$89.6 million UVic engineering, computer science expansion aims to foster innovation

The University of Victoria’s engineering and computer science building is being expanded and a new research and structures laboratory equipped with a gantry crane will be built as part of the $89.6-million project.

The province is spending $64.8 million and UVic is contributing $24.8 million for the development, set to break ground early in 2022 and be completed by 2024. The university’s share will include a fundraising campaign.

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UVic is adding 500 more seats for students in computer science and its six engineering programs — biomedical, civil, computer, electrical, mechanical and software, resulting in 125 more graduates annually by 2023.

Speakers at the Thursday announcement at UVic emphasized the strong demand for trained engineers and computer scientists to tackle the globe’s most pressing issues — everything from climate change to health care and computer systems.

Mina Hoorfar, dean of UVic’s faculty of engineering and computer science, said the new structures will accelerate UVic’s research discoveries and help attract top international scholars and researchers.

“These landmark buildings will provide a dynamic environment for the training of future engineers and computer scientists. We plan to strengthen Victoria as a technology hub by attracting more top talent to UVic and helping position this region as a global centre of excellence.”

UVic alumni are already a major force in the capital region’s high-tech sector, Hoorfar said.

Those in the fields of engineering and computer science are leading the way in areas such as sustainable energy, innovative health care, green transportation systems, safe and secure computer networks, and smart and sustainable buildings and cities, she said.

The buildings will include new classrooms, labs and research space, design studios and offices, said Anne Kang, Minister of Advanced Education and Skills Training.

They will incorporate the latest developments in sustainable building design and construction, she said.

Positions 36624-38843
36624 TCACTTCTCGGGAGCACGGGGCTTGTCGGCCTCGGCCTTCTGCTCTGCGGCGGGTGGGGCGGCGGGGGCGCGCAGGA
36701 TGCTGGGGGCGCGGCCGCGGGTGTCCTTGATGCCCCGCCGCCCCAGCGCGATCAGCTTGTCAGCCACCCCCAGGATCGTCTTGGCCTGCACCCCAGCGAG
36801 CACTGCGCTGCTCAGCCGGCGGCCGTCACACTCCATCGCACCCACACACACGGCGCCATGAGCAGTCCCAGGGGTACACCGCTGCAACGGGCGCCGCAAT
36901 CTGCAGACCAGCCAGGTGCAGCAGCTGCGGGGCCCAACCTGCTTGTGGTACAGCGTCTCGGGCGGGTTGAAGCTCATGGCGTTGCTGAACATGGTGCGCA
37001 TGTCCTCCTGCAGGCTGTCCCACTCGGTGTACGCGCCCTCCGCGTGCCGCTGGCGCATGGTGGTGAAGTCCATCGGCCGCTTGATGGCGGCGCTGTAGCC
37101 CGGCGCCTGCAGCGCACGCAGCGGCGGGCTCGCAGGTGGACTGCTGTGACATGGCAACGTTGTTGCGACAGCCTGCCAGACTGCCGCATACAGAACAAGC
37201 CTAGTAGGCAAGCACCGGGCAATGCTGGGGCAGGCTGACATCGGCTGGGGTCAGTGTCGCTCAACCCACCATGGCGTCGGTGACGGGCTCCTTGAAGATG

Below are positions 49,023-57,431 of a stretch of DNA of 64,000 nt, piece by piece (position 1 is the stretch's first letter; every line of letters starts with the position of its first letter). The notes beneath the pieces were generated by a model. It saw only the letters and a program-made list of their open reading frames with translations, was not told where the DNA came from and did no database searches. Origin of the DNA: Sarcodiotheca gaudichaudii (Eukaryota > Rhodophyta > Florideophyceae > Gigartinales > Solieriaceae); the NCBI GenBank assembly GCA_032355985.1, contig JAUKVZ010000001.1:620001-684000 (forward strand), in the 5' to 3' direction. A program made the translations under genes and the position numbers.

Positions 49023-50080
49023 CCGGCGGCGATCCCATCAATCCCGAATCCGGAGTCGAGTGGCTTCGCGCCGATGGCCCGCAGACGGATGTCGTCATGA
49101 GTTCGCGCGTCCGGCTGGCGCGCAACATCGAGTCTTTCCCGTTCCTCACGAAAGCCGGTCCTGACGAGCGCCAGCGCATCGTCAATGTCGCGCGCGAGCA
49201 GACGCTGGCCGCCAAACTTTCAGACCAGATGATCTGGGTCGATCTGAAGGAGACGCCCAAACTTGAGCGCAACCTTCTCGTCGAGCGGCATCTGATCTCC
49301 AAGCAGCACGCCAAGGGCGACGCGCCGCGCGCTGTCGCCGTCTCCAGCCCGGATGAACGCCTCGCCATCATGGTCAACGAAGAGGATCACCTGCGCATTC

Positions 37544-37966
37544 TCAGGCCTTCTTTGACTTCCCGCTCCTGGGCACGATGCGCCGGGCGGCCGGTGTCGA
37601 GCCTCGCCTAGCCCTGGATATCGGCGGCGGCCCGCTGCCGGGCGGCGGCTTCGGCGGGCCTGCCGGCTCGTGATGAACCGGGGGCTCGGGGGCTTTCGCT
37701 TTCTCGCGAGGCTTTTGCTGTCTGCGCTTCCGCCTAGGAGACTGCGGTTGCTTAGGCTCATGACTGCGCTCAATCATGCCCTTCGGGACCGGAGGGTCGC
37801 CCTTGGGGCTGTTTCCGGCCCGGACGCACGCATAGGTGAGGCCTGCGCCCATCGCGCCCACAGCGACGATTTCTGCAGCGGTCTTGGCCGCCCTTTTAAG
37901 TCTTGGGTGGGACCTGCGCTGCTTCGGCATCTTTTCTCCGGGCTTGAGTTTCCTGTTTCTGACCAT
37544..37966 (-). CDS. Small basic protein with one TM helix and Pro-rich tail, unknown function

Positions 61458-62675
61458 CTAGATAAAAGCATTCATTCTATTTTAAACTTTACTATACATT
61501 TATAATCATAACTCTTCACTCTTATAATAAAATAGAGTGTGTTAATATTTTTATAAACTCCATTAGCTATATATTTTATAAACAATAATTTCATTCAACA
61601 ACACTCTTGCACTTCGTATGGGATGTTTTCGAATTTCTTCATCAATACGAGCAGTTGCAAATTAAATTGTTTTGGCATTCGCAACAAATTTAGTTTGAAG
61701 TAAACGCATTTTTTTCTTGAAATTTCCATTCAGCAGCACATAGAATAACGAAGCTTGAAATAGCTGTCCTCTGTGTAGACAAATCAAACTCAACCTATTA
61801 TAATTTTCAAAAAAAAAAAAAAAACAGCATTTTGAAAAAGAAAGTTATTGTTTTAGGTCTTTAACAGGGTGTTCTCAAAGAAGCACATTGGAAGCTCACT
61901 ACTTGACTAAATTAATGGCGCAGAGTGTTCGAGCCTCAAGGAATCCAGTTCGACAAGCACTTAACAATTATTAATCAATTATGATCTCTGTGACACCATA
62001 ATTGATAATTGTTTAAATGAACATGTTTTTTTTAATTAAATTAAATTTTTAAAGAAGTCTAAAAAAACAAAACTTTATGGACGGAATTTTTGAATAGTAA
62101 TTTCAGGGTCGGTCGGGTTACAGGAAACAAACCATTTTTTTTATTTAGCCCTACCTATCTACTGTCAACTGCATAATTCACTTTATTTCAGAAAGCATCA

The engineering and computer science building expansion will stand six storeys and house new labs and teaching space.

Next door, the research and structures lab will include a 39-foot high (12-metre) space for structural testing and large-scale experiments associated with geotechnical work, building materials and building-science research carried out by civil engineers.

Each building has been designed for net-zero carbon dioxide emissions, a key feature of Canada’s climate plan. They will feature mass timber structure and passive house design, so they require less energy.

Mass timber construction means that the main load-bearing structures are made of solid or engineered wood. Lumber is laminated together to be used as structural components.

Sustainability features include heat pumps, and green and solar roofs.

To Jessica Hubbs, a civil engineering student and president of UVic’s engineering students’ society, the new buildings will be “inspiring real-world examples of the lessons we’re taught in class about green building design.”

UVic’s faculty of engineering and computer science currently has about 3,000 undergraduates and 600 graduate students. Between 2011 and 2016, B.C.’s employment growth for high-tech occupations was the highest in the country at 11.7 per cent, the university said.

UVic president Kevin Hall said the university aims to produce graduates who are “enterprising people with a social conscience and global perspective,” adding the new spaces will “provide the facilities to nurture highly skilled professionals who will be technological leaders and enrich the local and regional workforce and economy for decades to come.”


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